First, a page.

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Cancer Basics

Definition

Cancer refers to disease characterized by the development and division of abnormal cells. Cancer starts when old or abnormal cells don’t die when they should. As the cancer cells grow out of control, they can crowd out normal cells, making it difficult for your body to fight them off and work as it should.

Treatments*

There are many different kinds of cancer treatment. The type of treatment you have depends upon the type of cancer and its stage (or how advanced the cancer has become). Sometimes you may only require one course of treatment, but many times treatment types are combined (such as surgery with chemotherapy or surgery and radiation). The three main ways to treat cancer are:

  • surgery
  • radiation
  • chemotherapy

However, many other forms of treatment exist, including:

  • immunotherapy
  • hormone therapy
  • targeted therapy
  • clinical trials
  • alternative medicine

Consult your medical team to discuss what options you have.

Side Effects*

Cancer can cause a wide range of symptoms. The following are signs that are associated (but not specific to) cancer, including:

  • exhaustion
  • frequent, unexplained night sweats
  • a lump or mass that can be felt underneath the surface of the skin
  • intense feeling of burning or itching on the skin
  • changes in bowel or bladder habits
  • changes in appetite
  • difficulty breathing or persistent cough
  • difficulty swallowing
  • unexplained bruising or bleeding
  • persistent join pain
  • unintended weight loss
  • skin changes (darkening or redness of the skin, changes to the appearance of moles, yellowing of skin tone)

These signs can be attributed to a wide variety of ailments. If you have persistent symptoms that concern you, make an appointment with you doctor to get answers and solutions to these symptoms.

Tips and Tricks

We are here to help provide you with facts, resources, and support. We have a team of specialized staff who are knowledgeable in the field, and have amazing volunteers (and cancer survivors) who can provide answers to your cancer questions. However, we are not your physician, and cannot provide direct medical advice as to your next steps. Cancer is complicated: in order to do what is best for you, consult with your medical team and your family on your specific needs and concerns. We can help you with locating local resources, information, and treatment options but your next steps are always at your discretion.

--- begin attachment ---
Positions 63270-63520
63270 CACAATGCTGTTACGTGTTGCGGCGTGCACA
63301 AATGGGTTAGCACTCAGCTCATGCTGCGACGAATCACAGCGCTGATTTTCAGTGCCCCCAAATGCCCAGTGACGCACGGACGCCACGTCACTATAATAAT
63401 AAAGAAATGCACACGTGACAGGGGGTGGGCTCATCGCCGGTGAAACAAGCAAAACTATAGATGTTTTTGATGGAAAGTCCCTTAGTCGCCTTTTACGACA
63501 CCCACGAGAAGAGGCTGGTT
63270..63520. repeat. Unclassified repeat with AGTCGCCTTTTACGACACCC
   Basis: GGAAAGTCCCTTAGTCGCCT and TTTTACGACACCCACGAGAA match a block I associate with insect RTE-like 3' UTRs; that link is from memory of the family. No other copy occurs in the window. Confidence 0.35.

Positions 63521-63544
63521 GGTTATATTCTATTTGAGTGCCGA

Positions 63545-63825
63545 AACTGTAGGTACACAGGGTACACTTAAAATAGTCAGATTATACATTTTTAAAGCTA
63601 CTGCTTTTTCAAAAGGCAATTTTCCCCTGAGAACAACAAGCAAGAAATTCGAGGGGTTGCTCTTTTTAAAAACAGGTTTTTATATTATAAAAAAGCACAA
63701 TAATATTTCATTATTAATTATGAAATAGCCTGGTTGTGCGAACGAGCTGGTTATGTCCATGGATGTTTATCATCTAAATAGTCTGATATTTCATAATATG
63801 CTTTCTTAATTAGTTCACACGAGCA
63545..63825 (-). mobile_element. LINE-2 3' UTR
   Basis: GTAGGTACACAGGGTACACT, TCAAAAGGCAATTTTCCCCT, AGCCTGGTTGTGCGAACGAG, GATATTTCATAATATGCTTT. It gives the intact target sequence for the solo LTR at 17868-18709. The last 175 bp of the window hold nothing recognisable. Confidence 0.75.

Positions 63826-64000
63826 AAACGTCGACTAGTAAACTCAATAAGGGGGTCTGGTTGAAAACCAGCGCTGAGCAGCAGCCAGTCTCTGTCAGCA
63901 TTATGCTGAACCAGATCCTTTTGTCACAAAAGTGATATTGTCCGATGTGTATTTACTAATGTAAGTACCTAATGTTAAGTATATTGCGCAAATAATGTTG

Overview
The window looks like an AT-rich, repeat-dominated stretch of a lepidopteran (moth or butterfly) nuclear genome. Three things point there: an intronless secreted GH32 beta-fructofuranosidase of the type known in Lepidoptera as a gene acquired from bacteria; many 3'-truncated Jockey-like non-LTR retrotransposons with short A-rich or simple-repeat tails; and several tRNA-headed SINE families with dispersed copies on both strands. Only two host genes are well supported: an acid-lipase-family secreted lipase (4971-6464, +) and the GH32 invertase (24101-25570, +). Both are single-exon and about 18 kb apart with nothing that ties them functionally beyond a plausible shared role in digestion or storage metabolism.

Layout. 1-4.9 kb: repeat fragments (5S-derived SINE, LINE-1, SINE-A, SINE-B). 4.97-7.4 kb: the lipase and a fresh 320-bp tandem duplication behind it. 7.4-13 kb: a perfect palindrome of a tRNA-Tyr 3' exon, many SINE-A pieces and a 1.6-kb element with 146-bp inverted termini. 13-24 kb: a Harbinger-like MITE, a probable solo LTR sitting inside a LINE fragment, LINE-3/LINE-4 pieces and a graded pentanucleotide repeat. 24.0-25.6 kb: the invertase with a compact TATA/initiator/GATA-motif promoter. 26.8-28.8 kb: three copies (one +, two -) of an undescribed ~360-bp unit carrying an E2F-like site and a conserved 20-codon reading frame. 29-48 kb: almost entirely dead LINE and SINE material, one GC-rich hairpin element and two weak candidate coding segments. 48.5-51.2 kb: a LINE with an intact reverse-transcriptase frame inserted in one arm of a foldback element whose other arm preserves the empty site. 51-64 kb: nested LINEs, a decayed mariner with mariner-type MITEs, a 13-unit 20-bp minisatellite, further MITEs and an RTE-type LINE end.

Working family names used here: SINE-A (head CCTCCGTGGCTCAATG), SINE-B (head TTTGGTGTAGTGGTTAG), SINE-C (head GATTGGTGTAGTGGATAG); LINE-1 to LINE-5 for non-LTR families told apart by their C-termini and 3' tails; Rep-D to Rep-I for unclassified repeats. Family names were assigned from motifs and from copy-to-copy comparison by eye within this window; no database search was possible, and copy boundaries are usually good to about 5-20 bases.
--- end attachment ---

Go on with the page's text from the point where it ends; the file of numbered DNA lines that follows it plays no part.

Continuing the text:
Downloads

The information contained in the Treatments and Side Effects sections are for informational purposes only. As with any cancer type, treatments and side effects can differ by patient. Please consult your oncologist for the specific treatments and side effects for your specific cancer.

I had my chemotherapy treatments on Friday mornings so I could go home & sleep the rest of the weekend. I took the same bag & items with me to EVERY treatment – all 16 of them! I carried a pink bag since I had breast cancer (believe me, not because it was my favorite color!) In my bag, I had Chap stick to keep my lips moist; eye drops in case my eyes were dry or burning; bottled water for hydration; diet coke to drink (because you have to have a soft drink with snacks, right?); snacks (peanut butter crackers, chips, etc); magazines, crossword puzzle or word search books & pencil to take my mind off what was going on; journal & ink pen to write about how I was feeling or jot down questions I wanted to ask my oncologist; a blanket to keep me warm (my blanket was prayed over by my church & I had a picture of my dad sewn on because he was watching over me from above!); and of course, CHOCOLATE & my BFF & husband!! They both came to every treatment & my BFF brought me Stephen Libs Turtles – we called my treatment days Turtle Fridays! All of these things made the visits a little easier to handle. You just need to take the things that will make you feel comfortable.
Angie
Survivor
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